BRUSSELS (AP) — European Union nations on Thursday sketched out plans for new sanctions against Belarus that will target economic sectors close to its authoritarian president, as they sought to strike back at him for the forced diversion of a passenger jet to arrest a dissident journalist.
EU foreign ministers meeting in Lisbon vowed to continue to ramp up the pressure on Belarusian President Alexander Lukashenko — whose disdain for democratic norms and human rights has made his country a pariah in the West.
As the EU works to hold Lukashenko to account, the parents of detained journalist Raman Pratasevich, appealed at a news conference in Poland for help from the international community to free their son.
“I want you to hear my cry, the cry of my soul. So that you understand how difficult it is for us now and how much we are experiencing this situation,” Natalia Pratasevich, his mother, said in Russian in remarks that were first translated into Polish and then English. “I am begging you, help me free my son.”
The EU ministers said they had her predicament in mind as they did their work.
“I’m thinking of this young blogger, this young journalist, his mother and his father,” said Luxembourg Foreign Minister Jean Asselborn. “These are bandit tricks that are being carried out here. That can’t be tolerated by the European Union.”
The latest plans for sanctions, which could target the country’s lucrative potassium industry among others, comes after Belarusian flight controllers instructed a Ryanair jetliner’s crew to land in the capital of Minsk on Sunday, citing a bomb threat. No bomb was found, but Pratasevich, a 26-year-old journalist and activist Raman, was pulled off the plane and detained. EU leaders have denounced the move as a state-sponsored hijacking, while Lukashenko has defended his actions and accused the West of trying to “strangle” his country with sanctions.
The EU has already advised its airlines to avoid the ex-Soviet nation’s airspace and barred Belarusian carriers from EU airports and airspace. The 27-nation bloc has previously slammed Belarusian authorities with sanctions over the August election that handed Lukashenko a sixth term and that opposition groups have rejected as rigged as well as his ensuing crackdown on protests.
If the next batch of sanctions does not ease the crackdown on the opposition and democratic values, German Foreign minister Heiko Maas said the EU “will continue to look at what effects this has in Belarus, whether Lukashenko relents. If that isn’t the case we have to assume that this will be just the beginning of a big and long spiral of sanctions.”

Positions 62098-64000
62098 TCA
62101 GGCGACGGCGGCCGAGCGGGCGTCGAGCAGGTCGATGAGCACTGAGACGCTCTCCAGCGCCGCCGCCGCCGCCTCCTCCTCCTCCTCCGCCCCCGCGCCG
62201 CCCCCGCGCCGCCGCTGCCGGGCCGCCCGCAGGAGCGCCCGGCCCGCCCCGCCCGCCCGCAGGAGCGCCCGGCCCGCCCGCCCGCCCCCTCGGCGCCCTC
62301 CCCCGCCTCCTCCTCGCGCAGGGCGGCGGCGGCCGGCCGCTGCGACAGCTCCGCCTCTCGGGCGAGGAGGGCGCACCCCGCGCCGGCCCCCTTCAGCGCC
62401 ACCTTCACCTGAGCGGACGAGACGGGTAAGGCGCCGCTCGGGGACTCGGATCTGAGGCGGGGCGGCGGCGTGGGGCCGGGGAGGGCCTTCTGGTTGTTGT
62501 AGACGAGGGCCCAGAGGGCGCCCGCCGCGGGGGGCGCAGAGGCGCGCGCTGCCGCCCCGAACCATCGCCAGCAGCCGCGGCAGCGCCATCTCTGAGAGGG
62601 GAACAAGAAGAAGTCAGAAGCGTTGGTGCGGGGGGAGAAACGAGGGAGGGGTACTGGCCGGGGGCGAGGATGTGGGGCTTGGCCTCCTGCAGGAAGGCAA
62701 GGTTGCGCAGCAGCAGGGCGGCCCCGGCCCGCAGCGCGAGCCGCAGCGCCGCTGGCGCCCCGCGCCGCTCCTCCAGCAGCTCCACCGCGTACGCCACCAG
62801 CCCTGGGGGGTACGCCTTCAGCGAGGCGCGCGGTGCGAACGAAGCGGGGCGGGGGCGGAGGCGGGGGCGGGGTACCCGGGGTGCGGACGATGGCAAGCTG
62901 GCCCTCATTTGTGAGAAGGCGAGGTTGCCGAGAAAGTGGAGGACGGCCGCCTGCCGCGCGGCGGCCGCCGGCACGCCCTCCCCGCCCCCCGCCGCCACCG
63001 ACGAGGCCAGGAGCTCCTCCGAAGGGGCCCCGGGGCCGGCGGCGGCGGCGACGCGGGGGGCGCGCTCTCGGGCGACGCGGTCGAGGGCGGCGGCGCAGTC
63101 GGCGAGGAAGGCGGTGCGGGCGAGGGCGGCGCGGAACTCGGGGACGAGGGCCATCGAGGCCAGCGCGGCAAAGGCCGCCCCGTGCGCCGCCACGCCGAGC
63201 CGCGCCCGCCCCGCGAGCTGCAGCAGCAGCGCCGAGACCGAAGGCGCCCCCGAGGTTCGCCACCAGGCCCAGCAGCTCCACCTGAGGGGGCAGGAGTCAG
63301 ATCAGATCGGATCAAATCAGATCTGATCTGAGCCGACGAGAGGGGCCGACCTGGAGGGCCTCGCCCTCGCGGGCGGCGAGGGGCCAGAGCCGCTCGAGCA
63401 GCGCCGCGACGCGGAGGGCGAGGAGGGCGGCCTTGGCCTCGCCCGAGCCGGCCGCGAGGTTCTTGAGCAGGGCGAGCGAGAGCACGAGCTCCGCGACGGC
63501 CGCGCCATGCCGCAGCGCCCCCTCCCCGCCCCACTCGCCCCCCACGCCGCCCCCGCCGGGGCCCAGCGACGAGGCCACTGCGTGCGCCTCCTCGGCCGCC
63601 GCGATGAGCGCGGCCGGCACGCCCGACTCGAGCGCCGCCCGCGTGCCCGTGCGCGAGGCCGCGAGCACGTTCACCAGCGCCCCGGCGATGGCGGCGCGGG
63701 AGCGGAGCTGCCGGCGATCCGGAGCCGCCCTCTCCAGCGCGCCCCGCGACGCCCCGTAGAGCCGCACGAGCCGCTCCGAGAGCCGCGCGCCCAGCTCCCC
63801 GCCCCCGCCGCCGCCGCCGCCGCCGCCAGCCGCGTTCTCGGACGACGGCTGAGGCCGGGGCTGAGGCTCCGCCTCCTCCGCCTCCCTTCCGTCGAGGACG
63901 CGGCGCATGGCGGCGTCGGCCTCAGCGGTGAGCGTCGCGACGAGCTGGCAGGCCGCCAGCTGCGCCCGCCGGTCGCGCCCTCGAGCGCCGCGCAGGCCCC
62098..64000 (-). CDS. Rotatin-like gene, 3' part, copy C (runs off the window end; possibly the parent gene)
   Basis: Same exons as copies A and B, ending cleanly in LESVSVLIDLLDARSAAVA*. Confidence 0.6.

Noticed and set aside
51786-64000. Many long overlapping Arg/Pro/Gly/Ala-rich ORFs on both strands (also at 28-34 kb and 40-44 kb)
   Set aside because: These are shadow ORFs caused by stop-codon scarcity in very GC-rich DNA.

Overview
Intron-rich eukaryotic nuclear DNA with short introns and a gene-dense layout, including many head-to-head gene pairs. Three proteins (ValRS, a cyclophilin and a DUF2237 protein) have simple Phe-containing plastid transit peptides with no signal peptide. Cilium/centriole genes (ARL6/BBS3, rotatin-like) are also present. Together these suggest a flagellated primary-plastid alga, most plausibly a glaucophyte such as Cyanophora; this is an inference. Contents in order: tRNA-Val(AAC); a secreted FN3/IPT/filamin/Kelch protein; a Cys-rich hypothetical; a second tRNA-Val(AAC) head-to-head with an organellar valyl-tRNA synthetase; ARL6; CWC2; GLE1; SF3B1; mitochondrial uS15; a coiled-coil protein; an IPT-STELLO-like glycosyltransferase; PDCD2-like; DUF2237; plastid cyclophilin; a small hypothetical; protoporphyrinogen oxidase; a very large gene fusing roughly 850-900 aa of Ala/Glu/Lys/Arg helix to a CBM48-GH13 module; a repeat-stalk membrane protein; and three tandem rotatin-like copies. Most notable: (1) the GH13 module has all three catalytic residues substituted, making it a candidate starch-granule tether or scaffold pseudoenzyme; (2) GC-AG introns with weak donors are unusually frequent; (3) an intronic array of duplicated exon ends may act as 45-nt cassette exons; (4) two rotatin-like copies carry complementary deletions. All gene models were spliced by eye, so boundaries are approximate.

The EU has tried on and off to encourage democratic reforms in Belarus, bring it closer to the bloc — and distance it from its main backer, Russia — but has not had much success. Some say more sanctions will do little to alleviate the situation and will only push Belarus even closer to Russia, and reduce the influence of the EU and others.
Austrian Foreign Minister Alexander Schallenberg acknowledged that it is a difficult balance.
“What we don’t want to do is to drive the country in the arms of Russia,” he said.
Asselborn said the bloc was focused on the country’s large potassium industry. The mineral is mainly used in the fertilizing industry.
“The key word, I think, is potassium,” he said. “Belarus produces a great deal of potassium, is one of the world’s biggest suppliers. And I think it would hurt Lukashenko a great deal if we accomplished something there.”
The giant Belaruskali plant, controlled by the state as are most economic assets in the country of 9.3 million, is the main cash earner for Lukashenko’s government along with petrochemicals.
The EU foreign ministers will prepare proposals for the sanctions but will not make final decisions on Thursday.
Later in the day, the International Civil Aviation Organization was planning a closed-door meeting at its headquarters in Montreal to discuss the plane’s diversion. Western leaders have asked the organization to investigate.
Lukashenko has defended the move to tell the Ryanair flight to land in his country, maintaining his contention that there was a bomb threat against it. He called it an “absolute lie” that a fighter jet he scrambled forced the plane to land, saying it was merely.
He also insisted that Belarusian authorities had a legitimate right to arrest Pratasevich, who has become a top foe of Lukashenko, saying that the journalist was working to foment a “bloody rebellion.” Pratasevich’s Russian girlfriend, Sofia Sapega, was also arrested.
Pratasevich, who left Belarus in 2019, ran a popular messaging app that had a key role in helping organize huge protests in recent months that have put Lukashenko under unprecedented pressure at home in the wake of the August vote. But the strongman has only increased his crackdown, and more than 35,000 people have been arrested since the protests began, with thousands beaten.
Associated Press writers Vladimir Isachenkov in Moscow, Geir Moulson in Berlin, Rob Gillies in Toronto, Monika Scislowska and Vanessa Gera in Warsaw, Poland, and Barry Hatton in Lisbon contributed to this report.